Trinity Metro also operates a vanpool/ carpool service. A vanpool/carpool is a group of at least seven people who share the costs of getting to and from work. These individuals usually live and work near each other. Monthly fares will vary, depending on the origination point of the van and the daily miles involved. Riders pay only for the portion of the trip they use. For instance, if the service picks up riders in different counties, it's possible for some riders to pay more than others.

The last service Trinity Metro offers is the Mobility Impaired Transportation Service (MITS). It offers door-to-door transportation within the service areas of Fort Worth, Blue Mound and River Oaks. Trained drivers are available to assist passengers in boarding and alighting vehicles specially designed to accommodate the mobility impaired.

Route List

  • 1 South Hemphill
  • 2 Camp Bowie
  • 3 South Riverside/TCC South Campus
  • 4 East Rosedale
  • 5 (a) Evans Ave / (b) Glen Garden
  • 6 8th Ave/McCart/Hulen Mall
  • 7 University
  • 8 Riverside/Evans (Sunday Only)
  • 9 Ramey/Vickery
  • 10 Bailey
  • 11 North Beach/Heritage Trace
  • 12 Samuels/Mercantile Center
  • 14 Sylvania/NE 28th
  • 15 Stockyards/North Main
  • 18 Safari Shuttle (Seasonal)
  • 19 [7] Molly the Trolley
  • 20 Handley
  • 21 Boca Raton
  • 22 Meadowbrook
  • 24 Berry Street
  • 25 Crosstown
  • 26 Ridgmar Mall/Normandale
  • 27 Como
  • 28 Mansfield Hwy
  • 30 CentrePoint Circulator
  • 32 Bryant Irvin
  • 44 Central/Azle Ave
  • 45 TCC Northwest/Angle Ave
  • 46 Jacksboro Highway
  • 60 Eastside Express
  • 61 Normandale Express
  • 63 North Park & Ride Express
  • 64 North Texas Xpress (Denton)
  • 65 South Park & Ride Express
  • 66 Candleridge/Altamesa Express
  • 72 Hemphill/Sycamore School Road
  • 90 Long Ave
  • 91 Ridgmar Mall/Stockyards
  • 991 Juror Shuttle
  • 111 Bell Helicopter Shuttle
  • LL Burnett Plaza Lunch Trolley
  • Spur* E. Lancaster (89)


  • 1N North Main (now 15)
  • 1S Hemphill (now 1)
  • 16 Downtown Trolley
  • 16 Rosedale/Montgomery
  • 17 Central Avenue
  • 23
  • 23 Mercantile
  • 28 Diamond Hill
  • 29 TCU Frog Shuttle (earlier TCU Circulator)
  • 31 Sycamore School Road
  • 31 Stonegate/TCU Shuttle
  • 40 Bridgewood
  • 41 Richland Hills Rider Request
  • 42 Southeast Rider Request
  • 43 Town Center Rider Request/Fixed
  • 44 Alta Mesa Rider Request
  • 45 Forest Park/Mistletoe Heights
  • 46 Lake Worth Rider Request
  • 47 Northsider Rider Request
  • 48 Northside (originally Samuels)
  • 57 Como/Montgomery
  • 62 Summerfields Express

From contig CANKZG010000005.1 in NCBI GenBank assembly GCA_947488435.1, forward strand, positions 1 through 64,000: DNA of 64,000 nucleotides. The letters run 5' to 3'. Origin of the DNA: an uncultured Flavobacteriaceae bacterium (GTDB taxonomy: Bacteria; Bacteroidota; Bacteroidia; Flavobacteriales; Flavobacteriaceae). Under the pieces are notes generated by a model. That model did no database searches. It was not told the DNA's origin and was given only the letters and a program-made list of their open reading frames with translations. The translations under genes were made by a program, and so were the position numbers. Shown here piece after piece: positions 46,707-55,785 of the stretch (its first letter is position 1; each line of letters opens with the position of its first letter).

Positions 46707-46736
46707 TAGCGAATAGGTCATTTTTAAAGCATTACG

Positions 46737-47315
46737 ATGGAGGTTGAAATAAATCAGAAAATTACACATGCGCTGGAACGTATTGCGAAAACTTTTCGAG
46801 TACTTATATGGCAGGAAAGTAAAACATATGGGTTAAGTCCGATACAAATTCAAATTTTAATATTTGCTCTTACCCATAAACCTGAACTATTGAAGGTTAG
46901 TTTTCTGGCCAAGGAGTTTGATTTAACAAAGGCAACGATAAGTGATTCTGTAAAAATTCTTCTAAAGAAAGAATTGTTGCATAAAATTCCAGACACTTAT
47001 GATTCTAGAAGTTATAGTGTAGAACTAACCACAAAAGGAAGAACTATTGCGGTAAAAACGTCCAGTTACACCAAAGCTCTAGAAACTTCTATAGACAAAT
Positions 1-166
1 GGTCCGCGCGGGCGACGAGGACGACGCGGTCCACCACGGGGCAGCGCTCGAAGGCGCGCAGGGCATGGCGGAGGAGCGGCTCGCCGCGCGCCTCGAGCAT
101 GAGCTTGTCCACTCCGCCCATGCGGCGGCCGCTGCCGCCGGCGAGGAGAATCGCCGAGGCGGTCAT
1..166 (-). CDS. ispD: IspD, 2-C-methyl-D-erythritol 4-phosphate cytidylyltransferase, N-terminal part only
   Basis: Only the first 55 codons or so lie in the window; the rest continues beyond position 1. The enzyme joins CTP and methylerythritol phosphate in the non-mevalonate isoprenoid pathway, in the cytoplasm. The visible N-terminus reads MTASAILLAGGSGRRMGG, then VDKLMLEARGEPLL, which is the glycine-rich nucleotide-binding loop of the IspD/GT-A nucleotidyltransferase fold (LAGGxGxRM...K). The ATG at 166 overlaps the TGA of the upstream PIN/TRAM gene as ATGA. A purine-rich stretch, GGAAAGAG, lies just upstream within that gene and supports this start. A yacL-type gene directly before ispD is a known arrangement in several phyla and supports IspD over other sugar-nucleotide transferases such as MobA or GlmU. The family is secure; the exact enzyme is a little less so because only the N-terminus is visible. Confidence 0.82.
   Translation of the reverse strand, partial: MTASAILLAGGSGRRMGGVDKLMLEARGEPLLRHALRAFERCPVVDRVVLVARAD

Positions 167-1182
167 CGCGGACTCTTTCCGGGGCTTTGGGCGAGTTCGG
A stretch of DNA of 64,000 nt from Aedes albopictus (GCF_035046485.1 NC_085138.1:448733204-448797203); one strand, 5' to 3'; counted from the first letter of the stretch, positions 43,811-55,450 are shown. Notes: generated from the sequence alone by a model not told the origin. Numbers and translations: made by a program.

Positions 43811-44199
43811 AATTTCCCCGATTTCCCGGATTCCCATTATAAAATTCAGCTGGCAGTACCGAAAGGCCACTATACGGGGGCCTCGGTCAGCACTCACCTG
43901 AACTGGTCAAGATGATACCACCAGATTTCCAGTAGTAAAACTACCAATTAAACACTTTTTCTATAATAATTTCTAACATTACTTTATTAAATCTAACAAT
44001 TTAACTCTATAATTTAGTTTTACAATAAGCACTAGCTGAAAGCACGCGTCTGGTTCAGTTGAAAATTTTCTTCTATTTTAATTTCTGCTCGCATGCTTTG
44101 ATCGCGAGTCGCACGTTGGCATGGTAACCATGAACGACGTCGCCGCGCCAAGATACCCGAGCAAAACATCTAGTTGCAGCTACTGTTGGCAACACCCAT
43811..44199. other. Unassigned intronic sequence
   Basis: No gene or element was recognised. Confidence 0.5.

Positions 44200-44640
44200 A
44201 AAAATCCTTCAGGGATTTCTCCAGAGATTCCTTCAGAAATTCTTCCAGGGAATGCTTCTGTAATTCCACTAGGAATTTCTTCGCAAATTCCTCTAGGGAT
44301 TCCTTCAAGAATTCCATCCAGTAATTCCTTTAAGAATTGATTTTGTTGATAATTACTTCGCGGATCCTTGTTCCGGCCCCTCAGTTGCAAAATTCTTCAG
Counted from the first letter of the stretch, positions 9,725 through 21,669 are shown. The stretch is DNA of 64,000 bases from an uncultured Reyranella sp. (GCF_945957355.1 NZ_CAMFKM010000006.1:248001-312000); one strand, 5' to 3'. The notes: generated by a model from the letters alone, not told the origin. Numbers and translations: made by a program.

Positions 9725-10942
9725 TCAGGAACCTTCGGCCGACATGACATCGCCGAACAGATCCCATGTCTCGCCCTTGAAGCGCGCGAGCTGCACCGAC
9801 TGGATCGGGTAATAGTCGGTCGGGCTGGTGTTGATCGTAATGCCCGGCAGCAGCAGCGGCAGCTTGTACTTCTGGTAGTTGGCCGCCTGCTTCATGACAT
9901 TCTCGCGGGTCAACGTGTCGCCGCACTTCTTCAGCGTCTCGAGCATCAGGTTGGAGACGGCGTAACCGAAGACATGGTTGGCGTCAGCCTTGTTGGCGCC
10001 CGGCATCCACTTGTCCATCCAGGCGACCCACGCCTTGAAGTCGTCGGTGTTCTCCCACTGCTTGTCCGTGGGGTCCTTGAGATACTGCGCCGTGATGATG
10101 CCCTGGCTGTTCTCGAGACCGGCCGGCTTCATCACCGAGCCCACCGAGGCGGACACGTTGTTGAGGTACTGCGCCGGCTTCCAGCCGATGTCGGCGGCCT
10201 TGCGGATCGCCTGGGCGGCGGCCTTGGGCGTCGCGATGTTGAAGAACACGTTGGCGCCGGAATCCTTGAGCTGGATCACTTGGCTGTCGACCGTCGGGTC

• 67 Dallas Express
  • 67 Lamar Blvd. Park & Ride
  • 68 Park Springs Park & Ride
  • 69 Alliance Express
  • 81
  • 82 Southeast Zone Rider Request
  • 83 Southeast Zone Rider Request


  • Trinity Metro (as FWTA at the time) is currently constructing TEXRail, a commuter rail service to connect downtown Fort Worth with DFW Airport through Northeast Tarrant County. Construction is expected to finish in late 2018.

Labor relations

From November 6, 2006 through November 11, 2006, around 100 of FWTA's union workers went on strike, citing the agency's policy regarding termination of employees who had used up their short-term disability benefits. This represented about a third of the workers represented by Teamsters Local 997. Service continued with delays the next morning by non-striking drivers, and FWTA began advertising for replacement drivers. During the dispute, bus rides on FWTA were free, and the agency announced that monthly pass holders will receive a 25% discount on their December passes. By Friday, replacement workers and other drivers willing to cross the picket lines had restored service to normal levels. [8]

FWTA offered a new contract proposal late in the week, which was rejected on Saturday by a vote of 37 to 21. But because less than half of the 155 union members voted, a 2/3 majority of the vote was required to reject the contract. That would have required 39 of the 58 votes, so the contract was declared "accepted". [9]

Service on the Trinity Railway Express was not affected, as the rail line's employees work under a different contract.

Nine years earlier, a four-day strike in 1997 shut down 75% of The T's service.


  1. ^ "Fort Worth T stats" (PDF). Archived from the original (PDF) on March 25, 2009. Retrieved July 14, 2008.
  2. ^ "The T Beomes Trinity Metro". January 29, 2018.
  3. ^ City of Fort Worth Texas - Departments
  4. ^ APTA: APTA Ridership Reports Statistics-United States Transit Agency Totals Index Archived October 23, 2006, at the Wayback Machine.
  5. ^ Fort Worth's transit agency has unveiled a new logo. Here's the explanation behind it - Fort Worth Star-Telegram (publish March 1, 2018; accessed March 23, 2018)
  6. ^ Trinity Metro - previously FWTA official Facebook page (accessed March 23, 2018)
  7. ^ (PDF) Missing or empty |title= ( help)
  8. ^ Story Archived February 6, 2007, at the Wayback Machine. T strike coverage from WFAA-TV
  9. ^ Story[ permanent dead link] T strike coverage from the Star-Telegram

External links